A few days later, Jim headed for the company's offices in Middleton. He explained that he had heard rumours that other people were interested in the same property had put his money down for and that they had also put an application fee down and he wanted to check whether this was the case. He was reassured that the property was secured for him for the seven days while he gets his paperwork in and that if they took £200 from anybody else in that time, it would be "theft".

Jim then sought more reassurance that the property was his - this time with a manager. She checked for Jim and reassured him that nobody else had put anything down on the property, and the company was simply waiting for Jim's paperwork.

Lawyer Mark Weston assessed all of Rogue Traders findings: "There's no shades of grey there, it's black and white. They were caught in an outright lie, not once, not twice, but three or four times. Legally there's a whole host of things that's wrong with that. It certainly seems as if the Consumer Protection from Unfair Trading Regulations 2008 applies."

Under the Consumer Protection from Unfair Trading Regulations 2008, companies cannot do anything misleading with an effect that causes a consumer to do something they wouldn't otherwise have done. Here, would-be tenants are paying out £200 which they wouldn't otherwise have done if they knew the truth.

Mark Weston continues: "The second thing and probably more damning is that it is probably an outright fraud. There are a few fraud offences. One of them is called a Fraud by Representation. This means that if you dishonestly say anything that's untrue with the intent to make a gain, that's illegal". However, that is exactly what has been happening - repeatedly.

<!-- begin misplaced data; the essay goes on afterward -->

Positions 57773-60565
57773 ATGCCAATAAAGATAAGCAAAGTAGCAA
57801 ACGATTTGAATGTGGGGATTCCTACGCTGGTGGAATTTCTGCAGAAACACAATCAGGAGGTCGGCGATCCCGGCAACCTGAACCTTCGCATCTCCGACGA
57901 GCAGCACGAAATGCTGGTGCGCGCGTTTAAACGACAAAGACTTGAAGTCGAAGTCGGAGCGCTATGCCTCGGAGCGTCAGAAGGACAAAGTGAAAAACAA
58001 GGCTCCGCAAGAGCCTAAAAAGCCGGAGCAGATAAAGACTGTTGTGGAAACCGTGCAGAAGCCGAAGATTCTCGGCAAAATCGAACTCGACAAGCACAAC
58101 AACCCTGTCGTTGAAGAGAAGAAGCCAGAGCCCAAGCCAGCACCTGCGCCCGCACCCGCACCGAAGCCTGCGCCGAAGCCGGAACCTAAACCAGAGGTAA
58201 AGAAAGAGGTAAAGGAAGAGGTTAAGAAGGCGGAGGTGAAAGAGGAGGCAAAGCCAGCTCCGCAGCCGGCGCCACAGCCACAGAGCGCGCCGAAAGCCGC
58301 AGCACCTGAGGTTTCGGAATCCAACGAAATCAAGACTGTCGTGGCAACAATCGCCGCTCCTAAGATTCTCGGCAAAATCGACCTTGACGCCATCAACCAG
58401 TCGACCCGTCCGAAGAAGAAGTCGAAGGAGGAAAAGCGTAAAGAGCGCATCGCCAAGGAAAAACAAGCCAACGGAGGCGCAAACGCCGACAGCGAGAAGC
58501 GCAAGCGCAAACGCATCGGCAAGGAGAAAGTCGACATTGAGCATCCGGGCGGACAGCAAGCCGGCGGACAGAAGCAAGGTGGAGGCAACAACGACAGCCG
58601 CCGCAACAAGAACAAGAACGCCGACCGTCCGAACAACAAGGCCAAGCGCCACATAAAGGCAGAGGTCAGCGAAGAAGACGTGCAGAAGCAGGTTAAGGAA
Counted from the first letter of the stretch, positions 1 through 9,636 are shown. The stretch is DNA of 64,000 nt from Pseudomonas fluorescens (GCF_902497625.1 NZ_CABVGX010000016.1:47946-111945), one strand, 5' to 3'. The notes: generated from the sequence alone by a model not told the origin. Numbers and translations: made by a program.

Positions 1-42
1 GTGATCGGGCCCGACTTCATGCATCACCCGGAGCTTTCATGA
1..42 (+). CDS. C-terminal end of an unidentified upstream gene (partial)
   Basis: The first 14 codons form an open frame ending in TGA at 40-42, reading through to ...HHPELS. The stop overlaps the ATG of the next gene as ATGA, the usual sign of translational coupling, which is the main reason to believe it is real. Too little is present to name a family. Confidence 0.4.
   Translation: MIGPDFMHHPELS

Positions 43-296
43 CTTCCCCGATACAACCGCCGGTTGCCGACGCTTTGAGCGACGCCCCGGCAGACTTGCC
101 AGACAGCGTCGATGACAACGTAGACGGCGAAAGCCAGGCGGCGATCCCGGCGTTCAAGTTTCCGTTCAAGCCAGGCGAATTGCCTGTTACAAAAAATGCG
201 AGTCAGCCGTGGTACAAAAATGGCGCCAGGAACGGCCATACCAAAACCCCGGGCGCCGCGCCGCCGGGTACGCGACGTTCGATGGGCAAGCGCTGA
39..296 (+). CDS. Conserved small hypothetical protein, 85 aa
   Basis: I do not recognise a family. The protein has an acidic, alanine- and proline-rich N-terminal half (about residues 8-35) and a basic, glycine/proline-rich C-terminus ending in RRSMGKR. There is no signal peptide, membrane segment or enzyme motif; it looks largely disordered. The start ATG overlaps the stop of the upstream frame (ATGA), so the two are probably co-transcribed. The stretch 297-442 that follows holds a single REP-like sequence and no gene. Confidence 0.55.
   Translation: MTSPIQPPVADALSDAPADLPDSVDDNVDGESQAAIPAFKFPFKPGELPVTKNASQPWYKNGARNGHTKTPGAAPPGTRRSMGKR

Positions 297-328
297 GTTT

We wanted to see how Scott would react if he was caught red handed and so our undercover researcher made an appointment to view a property in Burnley with Scott. Again, Scott told Lisa that her name would go down on the property and that if anyone else saw the property he would tell them she had put her name down. Lisa then signed up to the property and handed over her money.

Just 20 minutes after Lisa left, our second prospective tenant, Steve, arrived, and duly received almost exactly the same spiel. However, Lisa, our first undercover researcher then returned, pretending that she had left something behind. Scott seemed desperate to keep the two would-be tenants apart.

Matt Allwright emerged just as it was getting a bit too awkward; Scott refused to speak to him but did return Lisa's £200 just before he drove off.

Of course, all of this can't be laid at the door of a single agent. Scott was working for the big boss, Brendan Kiely. Matt was invited to Brendan's home to have a chat. Brendan denied any wrong-doing. He claimed that anyone who is due a refund and/or have been treated unfairly by Brendan Kiely or any company associated with Kiely could feel free to come to 71-73 Long Street, Middleton and obtain a refund. He also said if anyone considers their property to be in a bad state of repair, write in or telephone and within seven days that property will be put back in good condition.

Brendan Kiely's since accused us of being biased and unfair and he denies fraud. However, he says the company's learned valuable lessons. He says while some employees made mistakes due to lack of training, any of those identified as working outside company policies have been removed. He also says the £200 fees - which he claimed were to cover processing costs - have been scrapped, to prevent further cases of abuse.

He's promised us a £400 refund and says he's also paid back monies taken in error from others.